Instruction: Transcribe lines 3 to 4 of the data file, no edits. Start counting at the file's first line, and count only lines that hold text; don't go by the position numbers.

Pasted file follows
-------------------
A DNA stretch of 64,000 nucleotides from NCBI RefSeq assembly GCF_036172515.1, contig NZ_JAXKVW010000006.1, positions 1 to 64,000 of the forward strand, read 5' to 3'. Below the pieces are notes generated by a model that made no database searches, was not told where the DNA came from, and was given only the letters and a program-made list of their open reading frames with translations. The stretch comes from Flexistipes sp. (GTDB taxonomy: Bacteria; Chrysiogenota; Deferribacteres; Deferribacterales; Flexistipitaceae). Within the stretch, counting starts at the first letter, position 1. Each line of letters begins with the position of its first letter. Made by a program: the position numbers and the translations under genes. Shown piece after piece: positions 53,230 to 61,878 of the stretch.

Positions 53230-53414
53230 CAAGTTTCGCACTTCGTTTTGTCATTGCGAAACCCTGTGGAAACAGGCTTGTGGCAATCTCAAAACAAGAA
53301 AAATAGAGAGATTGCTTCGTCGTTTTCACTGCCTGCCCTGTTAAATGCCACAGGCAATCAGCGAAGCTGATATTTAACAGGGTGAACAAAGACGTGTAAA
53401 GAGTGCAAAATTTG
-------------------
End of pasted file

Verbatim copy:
53230 CAAGTTTCGCACTTCGTTTTGTCATTGCGAAACCCTGTGGAAACAGGCTTGTGGCAATCTCAAAACAAGAA
53301 AAATAGAGAGATTGCTTCGTCGTTTTCACTGCCTGCCCTGTTAAATGCCACAGGCAATCAGCGAAGCTGATATTTAACAGGGTGAACAAAGACGTGTAAA